HMS Avon (K97)
HMS Avon during WWII
|Ordered||10 August 1942|
|Builder||Charles Hill & Sons Ltd., Bristol|
|Laid down||8 January 1943|
|Launched||19 June 1943|
|Commissioned||18 September 1943|
|Fate||Broken up at Lisbon, 1972|
|Class and type||River-class frigate|
|Beam||36.5 ft (11.13 m)|
|Draught||9 ft (2.74 m); 13 ft (3.96 m) (deep load)|
|Propulsion||2 × Admiralty 3-drum boilers, 2 shafts, reciprocating vertical triple expansion, 5,500 ihp (4,100 kW)|
|Speed||20 knots (37.0 km/h)|
|Range||440 long tons (450 t; 490 short tons) oil fuel; 7,200 nautical miles (13,334 km) at 12 knots (22.2 km/h)|
HMS Avon, later renamed NRP Nuno Tristão, was a River-class frigate of the Royal Navy (RN). Avon was built to the RN's specifications as a Group II River-class frigate. She served in the North Atlantic during World War II.
As a River-class frigate, Avon was one of 151 frigates launched between 1941 and 1944 for use as anti-submarine convoy escorts, named after rivers in the United Kingdom. The ships were designed by naval engineer William Reed, of Smith's Dock Company of South Bank-on-Tees, to have the endurance and anti-submarine capabilities of the Black Swan-class sloops, while being quick and cheap to build in civil dockyards using the machinery (e.g. reciprocating steam engines instead of turbines) and construction techniques pioneered in the building of the Flower-class corvettes. Its purpose was to improve on the convoy escort classes in service with the Royal Navy at the time, including the Flower class.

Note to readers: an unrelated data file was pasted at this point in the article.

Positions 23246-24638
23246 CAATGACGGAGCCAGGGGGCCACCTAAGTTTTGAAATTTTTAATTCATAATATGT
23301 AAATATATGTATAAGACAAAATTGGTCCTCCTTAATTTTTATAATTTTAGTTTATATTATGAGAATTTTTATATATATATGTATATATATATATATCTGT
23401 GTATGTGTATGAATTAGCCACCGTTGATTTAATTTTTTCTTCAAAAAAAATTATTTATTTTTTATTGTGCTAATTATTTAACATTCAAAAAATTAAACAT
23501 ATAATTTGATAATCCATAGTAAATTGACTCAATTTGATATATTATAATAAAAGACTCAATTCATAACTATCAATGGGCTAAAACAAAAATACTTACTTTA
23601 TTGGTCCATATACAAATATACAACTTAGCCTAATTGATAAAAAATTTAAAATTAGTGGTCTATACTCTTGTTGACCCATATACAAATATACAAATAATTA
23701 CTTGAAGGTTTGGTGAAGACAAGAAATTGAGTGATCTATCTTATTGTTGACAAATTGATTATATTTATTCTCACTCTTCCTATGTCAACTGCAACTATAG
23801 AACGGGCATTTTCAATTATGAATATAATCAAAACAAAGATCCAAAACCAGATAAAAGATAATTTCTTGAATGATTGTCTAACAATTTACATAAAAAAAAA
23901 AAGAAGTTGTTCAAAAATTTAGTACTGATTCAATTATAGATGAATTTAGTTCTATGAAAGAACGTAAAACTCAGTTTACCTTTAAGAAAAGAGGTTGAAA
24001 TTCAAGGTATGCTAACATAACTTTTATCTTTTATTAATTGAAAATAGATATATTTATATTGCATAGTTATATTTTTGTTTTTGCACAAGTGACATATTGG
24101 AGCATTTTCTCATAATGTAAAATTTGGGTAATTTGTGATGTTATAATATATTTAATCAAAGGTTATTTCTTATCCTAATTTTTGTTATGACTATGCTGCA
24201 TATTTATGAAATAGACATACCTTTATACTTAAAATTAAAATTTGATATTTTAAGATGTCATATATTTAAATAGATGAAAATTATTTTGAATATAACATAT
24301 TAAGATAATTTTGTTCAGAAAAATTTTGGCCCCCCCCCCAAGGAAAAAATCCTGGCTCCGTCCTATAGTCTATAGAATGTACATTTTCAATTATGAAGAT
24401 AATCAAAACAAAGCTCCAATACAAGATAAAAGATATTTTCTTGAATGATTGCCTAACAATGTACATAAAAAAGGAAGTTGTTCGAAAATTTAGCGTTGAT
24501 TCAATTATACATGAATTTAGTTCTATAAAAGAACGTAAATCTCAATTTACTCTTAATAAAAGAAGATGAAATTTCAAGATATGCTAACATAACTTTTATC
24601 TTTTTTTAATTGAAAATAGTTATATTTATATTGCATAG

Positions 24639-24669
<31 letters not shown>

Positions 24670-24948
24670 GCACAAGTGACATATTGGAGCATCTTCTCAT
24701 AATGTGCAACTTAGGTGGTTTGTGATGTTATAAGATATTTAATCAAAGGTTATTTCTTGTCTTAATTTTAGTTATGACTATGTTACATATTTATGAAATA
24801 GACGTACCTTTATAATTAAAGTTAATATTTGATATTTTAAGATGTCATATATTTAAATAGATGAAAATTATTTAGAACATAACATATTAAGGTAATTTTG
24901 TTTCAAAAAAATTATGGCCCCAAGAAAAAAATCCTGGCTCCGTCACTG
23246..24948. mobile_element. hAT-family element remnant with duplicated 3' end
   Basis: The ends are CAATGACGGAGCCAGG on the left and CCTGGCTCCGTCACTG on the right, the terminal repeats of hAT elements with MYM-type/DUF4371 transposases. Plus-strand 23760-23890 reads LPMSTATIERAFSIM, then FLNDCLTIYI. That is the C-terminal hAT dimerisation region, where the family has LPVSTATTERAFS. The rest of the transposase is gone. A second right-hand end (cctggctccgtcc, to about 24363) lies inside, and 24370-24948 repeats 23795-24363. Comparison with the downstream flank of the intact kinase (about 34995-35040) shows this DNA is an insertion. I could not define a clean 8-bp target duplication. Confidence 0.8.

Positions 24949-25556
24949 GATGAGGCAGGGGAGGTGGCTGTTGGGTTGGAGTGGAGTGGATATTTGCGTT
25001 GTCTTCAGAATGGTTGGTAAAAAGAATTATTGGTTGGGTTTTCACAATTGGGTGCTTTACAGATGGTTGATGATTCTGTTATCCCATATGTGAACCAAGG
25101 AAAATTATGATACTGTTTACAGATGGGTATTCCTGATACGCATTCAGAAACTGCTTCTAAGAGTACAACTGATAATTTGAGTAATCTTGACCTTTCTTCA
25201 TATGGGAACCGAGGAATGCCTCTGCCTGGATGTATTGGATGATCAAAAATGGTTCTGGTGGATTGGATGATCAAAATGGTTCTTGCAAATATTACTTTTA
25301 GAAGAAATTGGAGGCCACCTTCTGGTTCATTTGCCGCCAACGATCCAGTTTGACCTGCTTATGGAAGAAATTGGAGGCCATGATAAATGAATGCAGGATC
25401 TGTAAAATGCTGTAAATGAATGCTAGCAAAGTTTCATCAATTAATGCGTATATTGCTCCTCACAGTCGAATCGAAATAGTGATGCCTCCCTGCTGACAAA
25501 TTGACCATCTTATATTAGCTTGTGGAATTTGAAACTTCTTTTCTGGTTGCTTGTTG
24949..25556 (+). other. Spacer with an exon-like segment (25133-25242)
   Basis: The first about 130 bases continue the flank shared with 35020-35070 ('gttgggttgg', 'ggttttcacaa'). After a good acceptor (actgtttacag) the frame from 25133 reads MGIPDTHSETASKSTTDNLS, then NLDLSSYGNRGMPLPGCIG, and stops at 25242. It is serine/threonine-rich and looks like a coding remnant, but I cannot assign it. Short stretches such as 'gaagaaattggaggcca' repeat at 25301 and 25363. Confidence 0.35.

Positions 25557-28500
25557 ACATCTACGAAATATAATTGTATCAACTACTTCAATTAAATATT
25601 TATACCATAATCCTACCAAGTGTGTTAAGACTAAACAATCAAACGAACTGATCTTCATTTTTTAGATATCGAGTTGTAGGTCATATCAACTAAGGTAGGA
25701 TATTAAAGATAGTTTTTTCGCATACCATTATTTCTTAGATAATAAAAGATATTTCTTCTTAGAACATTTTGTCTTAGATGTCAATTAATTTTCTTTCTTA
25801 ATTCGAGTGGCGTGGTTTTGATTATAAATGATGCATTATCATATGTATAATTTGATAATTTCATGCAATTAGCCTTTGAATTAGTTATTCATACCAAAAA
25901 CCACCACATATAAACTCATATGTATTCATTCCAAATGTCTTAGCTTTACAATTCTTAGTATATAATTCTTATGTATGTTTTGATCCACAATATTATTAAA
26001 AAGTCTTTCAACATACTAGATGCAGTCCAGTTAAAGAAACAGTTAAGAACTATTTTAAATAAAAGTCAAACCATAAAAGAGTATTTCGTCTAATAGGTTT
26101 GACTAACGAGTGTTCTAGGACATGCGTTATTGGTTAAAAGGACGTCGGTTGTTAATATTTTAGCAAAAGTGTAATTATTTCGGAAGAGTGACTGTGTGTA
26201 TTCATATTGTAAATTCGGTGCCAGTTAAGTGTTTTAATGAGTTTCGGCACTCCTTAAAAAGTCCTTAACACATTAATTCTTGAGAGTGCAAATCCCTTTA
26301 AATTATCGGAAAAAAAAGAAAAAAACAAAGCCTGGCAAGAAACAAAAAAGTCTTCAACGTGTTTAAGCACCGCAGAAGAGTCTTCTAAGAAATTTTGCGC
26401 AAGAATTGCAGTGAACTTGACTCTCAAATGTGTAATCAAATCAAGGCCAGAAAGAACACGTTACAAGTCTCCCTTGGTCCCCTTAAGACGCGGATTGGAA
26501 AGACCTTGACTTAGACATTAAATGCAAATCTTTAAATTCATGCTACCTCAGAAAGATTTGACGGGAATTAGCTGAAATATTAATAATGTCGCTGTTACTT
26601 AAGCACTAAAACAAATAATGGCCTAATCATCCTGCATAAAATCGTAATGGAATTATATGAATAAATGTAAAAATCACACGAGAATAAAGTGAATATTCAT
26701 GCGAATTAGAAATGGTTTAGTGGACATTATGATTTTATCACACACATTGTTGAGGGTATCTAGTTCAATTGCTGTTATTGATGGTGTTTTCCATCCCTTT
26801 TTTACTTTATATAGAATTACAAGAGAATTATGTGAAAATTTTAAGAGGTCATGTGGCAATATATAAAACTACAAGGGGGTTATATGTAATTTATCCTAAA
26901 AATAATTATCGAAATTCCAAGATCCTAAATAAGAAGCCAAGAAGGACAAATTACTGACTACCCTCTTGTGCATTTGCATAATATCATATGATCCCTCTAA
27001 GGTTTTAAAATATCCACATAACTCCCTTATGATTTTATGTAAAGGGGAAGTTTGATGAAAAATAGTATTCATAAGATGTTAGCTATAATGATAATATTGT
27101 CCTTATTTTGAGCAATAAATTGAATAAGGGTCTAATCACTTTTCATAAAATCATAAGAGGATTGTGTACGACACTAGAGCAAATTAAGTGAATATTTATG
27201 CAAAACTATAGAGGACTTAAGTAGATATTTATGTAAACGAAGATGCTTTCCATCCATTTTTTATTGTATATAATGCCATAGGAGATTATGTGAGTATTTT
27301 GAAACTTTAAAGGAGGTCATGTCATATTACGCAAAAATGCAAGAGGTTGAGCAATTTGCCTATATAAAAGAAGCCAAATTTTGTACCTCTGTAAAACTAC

After her commission, Avon was deployed in the Indian Ocean, where she rescued the survivors of the sunken Norwegian freighter Tarifa.[b] In 1945, she took part in the Battle of Okinawa, where she came under air attack. Postwar, Avon was paid off and placed in the Reserve Fleet, where she stayed until 1949. That year, she was sold to Portugal and renamed NRP Nuno Tristão.
The Nuno Tristão was used in several notable events, such as carrying Emperor Haile Selassie of Ethiopia on a state visit from Bayonne to Portugal in July 1959 and supporting fuzileiros in Africa. In 1970, after 21 years of service in the Portuguese Navy, the ship was delisted; it was scrapped in Lisbon two years later.
Discover more about HMS Avon (K97) related topics
Source: "HMS Avon (K97)", Wikipedia, Wikimedia Foundation, (2022, August 3rd), https://en.wikipedia.org/wiki/HMS_Avon_(K97).
Get our FREE extension now!
- ^ a b c "HMS AVON (K 97) - River-class Frigate". Naval History. Retrieved 17 April 2020.
- ^ "HMS Avon (K 97)". Uboat.net. Retrieved 17 April 2020.
- ^ "L'EMPEREUR D'ÉTHIOPIE S'EST EMBARQUÉ POUR LISBONNE" [THE EMPEROR OF ETHIOPIA SET SAIL FOR LISBON] (in French). Le Monde. 25 July 1959. Retrieved 5 March 2022.
- ^ Boavida & Ramos 2009, p. 27.
- ^ Cann 2016, p. 34.
- Boavida, Isabel; Ramos, Manual João, eds. (5 January 2009). Ras Tafari in Lusoland: On the 50th anniversary of Haile Selassie´s I state visit to Portugal, 1959-2009: Exhibition Catalogue. Lisbon: Centro de Estudos Internacionais do Instituto Universitário de Lisboa. ISBN 978-972-8335-18-2. Retrieved 17 April 2020.
- Cann, John (2016). The Fuzileiros: Portuguese Marines in Africa, 1961–1974. Solihull: Helion and Company Ltd. ISBN 978-1-910777-64-0. Retrieved 17 April 2020.
The content of this page is based on the Wikipedia article written by contributors..
The text is available under the Creative Commons Attribution-ShareAlike Licence & the media files are available under their respective licenses; additional terms may apply.
Wikipedia® is a registered trademark of the Wikimedia Foundation, Inc., a non-profit organization & is not affiliated to WikiZ.com.